Sydney, Sydney Fringe Festival 2014

Aunt Agony, SFF 2014

0 Comments 23 September 2014

Aunt Agony, written by Richard Black, is a story about that one psycho relative we all have and whether it is possible to love them despite their manic, crude and occasionally violent temperament. When Christine (Sasha Dyer) goes to live with her Aunty Lynette (Taylor Owynns), the differences – and similarities – between them are brought into sharp, and often laugh-out-loud-funny, focus. But the familiar archetypes sometimes fell a little flat, and the play never really teases out what could have been some truly original insights into dysfunctional families.

The lights go up to reveal Lynette in a floor length skirt and cardigan, hastily scooping up empty wine bottles from another lonely bender. Meet Aunty Lyn – the archetype of every crazy relative who has ever forced you to sit through a long conversation about their bowel surgery and worrying bladder leaks over dinner. The opening soundtrack, ‘Que Sera’, encapsulates the type of ‘modern’ spinster Aunty Lynette represents. The kind who will polish off a bottle of wine, lament her barren uterus and gleefully cast herself in the lead role of the tragedy that is her life.

Taylor Owynns possesses the stage whenever she is performing. She is pitch perfect in the psychotic mood swings of Lynette, delivering lines like “we can be like two happenin’ gals in this big crazy city…” with a sad self-awareness that elicits humour and pity in equal measure. Meanwhile Sasha Dyer’s best moments are often reactionary, whether through a well-timed glance towards the audience or a self-deprecating aside (“can’t wait for the money to start flowing in from my poetry blog”).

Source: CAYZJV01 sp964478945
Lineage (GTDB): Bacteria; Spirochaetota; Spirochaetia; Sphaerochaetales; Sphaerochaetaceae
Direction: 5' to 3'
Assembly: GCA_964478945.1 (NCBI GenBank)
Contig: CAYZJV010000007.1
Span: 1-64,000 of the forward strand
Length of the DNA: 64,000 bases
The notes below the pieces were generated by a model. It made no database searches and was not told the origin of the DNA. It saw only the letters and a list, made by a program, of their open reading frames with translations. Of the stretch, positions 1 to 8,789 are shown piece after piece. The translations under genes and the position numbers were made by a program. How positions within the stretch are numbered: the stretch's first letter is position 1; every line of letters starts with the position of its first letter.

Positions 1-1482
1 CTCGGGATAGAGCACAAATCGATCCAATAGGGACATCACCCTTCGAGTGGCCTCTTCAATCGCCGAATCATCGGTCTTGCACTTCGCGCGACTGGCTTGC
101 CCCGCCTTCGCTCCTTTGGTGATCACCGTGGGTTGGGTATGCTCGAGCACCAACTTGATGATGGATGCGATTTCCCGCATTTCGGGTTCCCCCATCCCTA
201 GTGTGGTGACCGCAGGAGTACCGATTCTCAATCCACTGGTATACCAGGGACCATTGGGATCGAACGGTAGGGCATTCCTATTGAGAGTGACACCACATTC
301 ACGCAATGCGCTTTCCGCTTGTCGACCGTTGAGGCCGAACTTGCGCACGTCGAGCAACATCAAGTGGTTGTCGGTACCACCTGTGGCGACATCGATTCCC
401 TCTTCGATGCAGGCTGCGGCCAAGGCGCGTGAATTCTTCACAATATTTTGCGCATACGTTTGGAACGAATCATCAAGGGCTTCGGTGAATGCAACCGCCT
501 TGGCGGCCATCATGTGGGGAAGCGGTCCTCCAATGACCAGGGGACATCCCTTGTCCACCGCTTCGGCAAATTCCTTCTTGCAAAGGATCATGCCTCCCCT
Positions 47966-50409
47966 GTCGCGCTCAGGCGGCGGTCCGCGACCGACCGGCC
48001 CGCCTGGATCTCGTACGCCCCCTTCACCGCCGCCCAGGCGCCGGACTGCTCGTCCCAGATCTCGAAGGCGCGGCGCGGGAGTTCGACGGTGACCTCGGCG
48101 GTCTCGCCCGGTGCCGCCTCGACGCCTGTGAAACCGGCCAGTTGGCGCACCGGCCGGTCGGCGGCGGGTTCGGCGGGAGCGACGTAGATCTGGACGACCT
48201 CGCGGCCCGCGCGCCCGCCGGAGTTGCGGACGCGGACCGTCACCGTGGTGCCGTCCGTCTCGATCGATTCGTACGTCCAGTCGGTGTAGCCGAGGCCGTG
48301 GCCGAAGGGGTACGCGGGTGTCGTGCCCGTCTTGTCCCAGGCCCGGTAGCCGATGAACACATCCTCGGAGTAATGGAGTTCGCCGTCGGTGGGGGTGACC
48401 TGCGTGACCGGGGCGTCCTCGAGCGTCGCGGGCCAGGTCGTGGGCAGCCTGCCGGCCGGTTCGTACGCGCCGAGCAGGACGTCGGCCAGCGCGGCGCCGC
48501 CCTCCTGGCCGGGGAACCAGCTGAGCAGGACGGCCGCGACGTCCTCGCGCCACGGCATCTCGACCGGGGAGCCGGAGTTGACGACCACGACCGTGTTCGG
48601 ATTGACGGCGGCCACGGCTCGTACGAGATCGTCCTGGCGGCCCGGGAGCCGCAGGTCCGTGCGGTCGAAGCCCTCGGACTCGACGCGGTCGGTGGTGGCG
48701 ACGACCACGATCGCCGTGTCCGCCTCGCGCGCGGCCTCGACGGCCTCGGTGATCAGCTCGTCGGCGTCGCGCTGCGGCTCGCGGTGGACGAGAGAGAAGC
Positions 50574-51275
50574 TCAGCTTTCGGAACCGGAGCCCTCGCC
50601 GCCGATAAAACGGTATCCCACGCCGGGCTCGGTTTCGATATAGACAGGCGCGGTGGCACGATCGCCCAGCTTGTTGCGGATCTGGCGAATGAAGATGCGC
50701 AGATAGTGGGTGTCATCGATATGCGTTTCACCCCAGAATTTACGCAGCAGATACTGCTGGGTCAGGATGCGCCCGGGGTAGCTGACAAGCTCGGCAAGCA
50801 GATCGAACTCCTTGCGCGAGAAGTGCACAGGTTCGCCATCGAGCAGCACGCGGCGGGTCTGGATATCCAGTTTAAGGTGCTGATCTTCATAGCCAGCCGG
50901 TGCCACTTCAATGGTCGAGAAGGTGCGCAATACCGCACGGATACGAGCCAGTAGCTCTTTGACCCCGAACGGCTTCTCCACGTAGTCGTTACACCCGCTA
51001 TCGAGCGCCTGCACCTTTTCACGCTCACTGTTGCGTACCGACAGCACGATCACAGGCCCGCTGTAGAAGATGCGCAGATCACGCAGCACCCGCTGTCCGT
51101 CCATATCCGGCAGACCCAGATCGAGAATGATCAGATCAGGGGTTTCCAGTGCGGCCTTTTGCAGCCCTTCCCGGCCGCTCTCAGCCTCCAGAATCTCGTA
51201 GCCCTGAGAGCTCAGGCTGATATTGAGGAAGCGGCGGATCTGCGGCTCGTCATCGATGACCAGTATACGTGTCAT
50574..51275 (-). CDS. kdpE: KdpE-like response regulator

The funniest moments are in the back-and-forth exchanges between them, when a pause is worth a thousand words. The entrance of Tom the caretaker (Dave Kirkham) provides interest and an extra dash of weirdness, but his constant references to “the age of entitlement” being over grow a little tiresome. Still, there is no denying that a man in his underwear and leather chaps is going to make you laugh.

The political references that boil down to the clichéd ‘young people vote Greens, old people vote Liberal’ detract from the production’s real centre. The humour is finding something to love in our most selfish and absurd relatives, and Aunt Agony manages to touch on some great observations (and plenty of laughs) when it steers true.


Aunt Agony was part of the Sydney Fringe Festival’s theatre program. More information about the production can be found at the New Theatre website.

Reviewed by Emily Meller

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